The University of Massachusetts Amherst
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ECE Alumna Making Big Radar Waves at the Jet Propulsion Laboratory

Dragana Perkovic-Martin and UMass Alums

Dragana Perkovic-Martin and UMass Alums

Perkovic-Martin with pictures of her "babies," her child and the Doppler Scatterometer

Perkovic-Martin with pictures of her "babies."

Group Supervisor Dragana Perkovic-Martin, who earned her Ph.D. from the UMass Electrical and Computer Engineering (ECE) Department in 2008, is currently leading DopplerScatt (for Doppler Scatterometer), a NASA Instrument Incubator Project in the Jet Propulsion Laboratory (JPL) at the California Institute of Technology (CalTech) in Pasadena. DopplerScatt was featured in the NASA Earth Science Technology Office's 2016 Annual Report (see Page 3). See NASA press release about DopplerScatt »

In the accompanying photo (courtesy of NASA/JPL-CalTech), Perkovic-Martin posed with her DopplerScatt colleagues and UMass alums involved in the development of this instrument (L-R): Perkovic-Martin, Karthik Srinivasan (M.S. 2007), Mauricio Sanchez Barbetty (Ph.D. 2012), Ninoslav Majurec (Ph.D. 2008), and Chad Baldi (M.S. 2014).

Perkovic-Martin has made a protracted odyssey from her birthplace in Serbia to become a key radar systems engineer at the JPL, a journey that included her formative studies in electrical engineering as an undergraduate at the University of Malta and as a doctoral student at the UMass ECE department, where she worked in the Microwave Remote Sensing Laboratory (MIRSL). Recently, she also became a mother.

“To do system engineering, you have to know at least a little about a lot of very different things,” says Perkovic-Martin, who is also working on the descent radar for the Mars 2020 Rover. “My graduate school gave me good training for that. We built radars, put them together, took them out to the field, processed data. JPL to me feels just like that graduate school experience – just on a very large scale.”

While at UMass, Perkovic-Martin contributed to MIRSL’s Dual Beam Interferometer project and the development of a solid-state marine radar and imaging wind and rain profiler through software and hardware development, as well as data processing. Her research expertise is in microwave radar system design, remote sensing of the ocean surface, and remote sensing of the extreme weather phenomena.

At the JPL, Perkovic-Martin’s Radar System and Instrument Engineering Group performs end-to-end systems engineering functions for radar instrument flight projects. In addition to spaceborne and airborne radar remote sensing instruments, her group supports radars required for spacecraft guidance, navigation, and control. The overall objective of the group’s activities is to ensure the continued technical success of JPL radar flight projects.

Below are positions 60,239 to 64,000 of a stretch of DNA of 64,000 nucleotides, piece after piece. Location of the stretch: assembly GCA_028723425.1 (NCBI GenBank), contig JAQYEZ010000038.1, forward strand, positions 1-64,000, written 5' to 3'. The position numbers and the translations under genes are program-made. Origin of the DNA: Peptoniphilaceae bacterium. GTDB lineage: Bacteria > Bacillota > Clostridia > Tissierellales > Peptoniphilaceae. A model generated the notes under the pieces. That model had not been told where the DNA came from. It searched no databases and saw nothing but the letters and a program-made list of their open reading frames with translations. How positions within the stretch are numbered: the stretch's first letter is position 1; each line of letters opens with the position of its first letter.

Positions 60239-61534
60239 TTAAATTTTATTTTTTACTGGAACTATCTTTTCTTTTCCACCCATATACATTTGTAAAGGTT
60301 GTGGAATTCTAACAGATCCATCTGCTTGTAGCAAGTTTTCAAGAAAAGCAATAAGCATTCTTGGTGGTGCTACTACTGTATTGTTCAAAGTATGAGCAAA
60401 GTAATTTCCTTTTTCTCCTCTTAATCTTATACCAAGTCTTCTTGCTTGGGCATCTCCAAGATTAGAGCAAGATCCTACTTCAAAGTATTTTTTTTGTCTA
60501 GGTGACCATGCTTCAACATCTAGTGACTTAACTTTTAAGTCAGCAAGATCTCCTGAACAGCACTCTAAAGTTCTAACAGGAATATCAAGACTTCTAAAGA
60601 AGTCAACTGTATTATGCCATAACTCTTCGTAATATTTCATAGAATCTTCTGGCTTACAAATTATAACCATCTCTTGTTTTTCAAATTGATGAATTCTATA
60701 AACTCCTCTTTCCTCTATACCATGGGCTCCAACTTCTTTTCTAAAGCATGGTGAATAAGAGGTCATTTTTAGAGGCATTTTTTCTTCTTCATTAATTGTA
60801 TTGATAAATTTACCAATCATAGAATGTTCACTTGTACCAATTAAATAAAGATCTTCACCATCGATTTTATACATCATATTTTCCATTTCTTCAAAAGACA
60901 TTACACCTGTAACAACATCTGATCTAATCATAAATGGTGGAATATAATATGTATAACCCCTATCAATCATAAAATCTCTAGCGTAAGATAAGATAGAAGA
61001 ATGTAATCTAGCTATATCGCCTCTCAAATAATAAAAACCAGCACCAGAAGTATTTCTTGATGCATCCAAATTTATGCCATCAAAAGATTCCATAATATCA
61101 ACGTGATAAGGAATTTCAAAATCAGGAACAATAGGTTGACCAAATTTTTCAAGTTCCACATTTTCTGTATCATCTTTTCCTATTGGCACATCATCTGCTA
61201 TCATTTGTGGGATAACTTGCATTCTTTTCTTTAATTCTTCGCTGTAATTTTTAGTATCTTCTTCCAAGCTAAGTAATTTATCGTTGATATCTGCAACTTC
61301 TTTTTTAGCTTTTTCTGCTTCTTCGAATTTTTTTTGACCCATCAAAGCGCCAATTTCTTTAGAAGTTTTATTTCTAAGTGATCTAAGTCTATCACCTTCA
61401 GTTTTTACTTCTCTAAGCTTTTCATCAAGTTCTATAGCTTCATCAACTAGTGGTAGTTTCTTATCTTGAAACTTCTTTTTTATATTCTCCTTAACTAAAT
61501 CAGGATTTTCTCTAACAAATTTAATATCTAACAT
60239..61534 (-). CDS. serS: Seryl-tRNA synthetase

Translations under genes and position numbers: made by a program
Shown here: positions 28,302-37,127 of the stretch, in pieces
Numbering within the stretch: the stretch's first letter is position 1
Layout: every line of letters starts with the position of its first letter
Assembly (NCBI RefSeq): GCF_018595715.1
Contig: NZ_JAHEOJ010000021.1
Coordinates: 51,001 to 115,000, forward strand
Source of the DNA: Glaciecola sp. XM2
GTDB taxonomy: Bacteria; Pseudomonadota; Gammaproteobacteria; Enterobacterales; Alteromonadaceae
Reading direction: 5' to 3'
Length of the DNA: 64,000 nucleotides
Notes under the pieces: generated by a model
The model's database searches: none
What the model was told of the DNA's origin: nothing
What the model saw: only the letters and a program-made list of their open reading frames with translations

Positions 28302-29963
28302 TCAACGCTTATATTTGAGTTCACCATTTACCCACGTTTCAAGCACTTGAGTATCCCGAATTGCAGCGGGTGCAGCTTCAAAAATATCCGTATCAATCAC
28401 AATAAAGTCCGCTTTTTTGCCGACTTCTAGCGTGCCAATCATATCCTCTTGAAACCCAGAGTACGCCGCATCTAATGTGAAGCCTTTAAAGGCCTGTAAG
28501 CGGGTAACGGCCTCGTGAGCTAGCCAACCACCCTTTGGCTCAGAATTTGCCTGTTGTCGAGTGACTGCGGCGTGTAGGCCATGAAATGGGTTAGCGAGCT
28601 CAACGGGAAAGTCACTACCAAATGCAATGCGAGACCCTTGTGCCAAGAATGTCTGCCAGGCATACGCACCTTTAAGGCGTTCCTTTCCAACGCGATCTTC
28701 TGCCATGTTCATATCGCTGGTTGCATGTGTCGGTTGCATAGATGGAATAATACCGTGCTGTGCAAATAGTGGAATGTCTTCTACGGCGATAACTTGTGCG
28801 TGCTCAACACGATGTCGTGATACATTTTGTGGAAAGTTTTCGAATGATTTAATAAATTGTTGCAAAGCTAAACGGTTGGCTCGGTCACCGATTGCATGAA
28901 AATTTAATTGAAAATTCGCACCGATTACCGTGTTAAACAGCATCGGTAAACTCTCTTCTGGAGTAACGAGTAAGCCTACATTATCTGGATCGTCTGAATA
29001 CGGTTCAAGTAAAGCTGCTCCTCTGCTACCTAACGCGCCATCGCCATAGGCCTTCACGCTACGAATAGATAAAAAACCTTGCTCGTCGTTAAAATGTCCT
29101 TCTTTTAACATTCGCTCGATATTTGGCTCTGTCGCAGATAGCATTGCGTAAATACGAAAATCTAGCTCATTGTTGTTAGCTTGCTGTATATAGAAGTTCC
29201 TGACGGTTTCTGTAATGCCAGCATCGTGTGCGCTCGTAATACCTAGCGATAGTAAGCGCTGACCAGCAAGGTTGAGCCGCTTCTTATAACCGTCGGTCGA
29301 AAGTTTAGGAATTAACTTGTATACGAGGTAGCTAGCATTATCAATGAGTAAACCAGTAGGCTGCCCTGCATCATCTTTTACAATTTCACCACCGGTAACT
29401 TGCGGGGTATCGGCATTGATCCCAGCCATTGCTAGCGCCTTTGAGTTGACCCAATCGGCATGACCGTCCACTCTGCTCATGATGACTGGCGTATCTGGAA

The official role for Perkovic-Martin’s project with DopplerScatt is doing the design and testing for the “Instrument Concept for Simultaneous Measurements of Ocean Surface Vector Winds and Currents.” 

As Perkovic-Martin explains, ocean surface currents impact heat transport, surface momentum, gas fluxes, ocean productivity, and marine biological communities, as well as social impacts on shipping and disaster management. Meanwhile, ocean vector winds are a key variable governing the transfer of momentum, gases, and latent heat between the atmosphere and the ocean.

“The ability to simultaneously measure ocean winds and currents would improve the accuracy of both individual measurements, as there is an intrinsic two-way coupling between them,” says Perkovic-Martin. “DopplerScatt is a Ka-band pencil beam conically scanning airborne scatterometer being developed under ESTO’s Instrument Incubator Program.”

Perkovic-Martin adds that the airborne architecture will be easily scalable to space to form the basis of the next-generation spaceborne Earth Science Missions aimed at better understanding climate and weather and ocean circulation.

“Through the implementation of the project we will demonstrate the first simultaneous measurements of the ocean surface winds and currents that can be scaled to wide-swath space-borne observations using a single cost-effective instrument,” observes Perkovic-Martin.

Perkovic-Martin has also worked on a follow-up mission to NASA’s QuikSCAT (Quick Scatterometer) mission, called the ISS-RapidScat, which launched in fall of 2014 and successfully operated from the International Space Station until 2016. Its primary mission was to measure the surface wind speed and direction over the ice-free global oceans. (June 2017)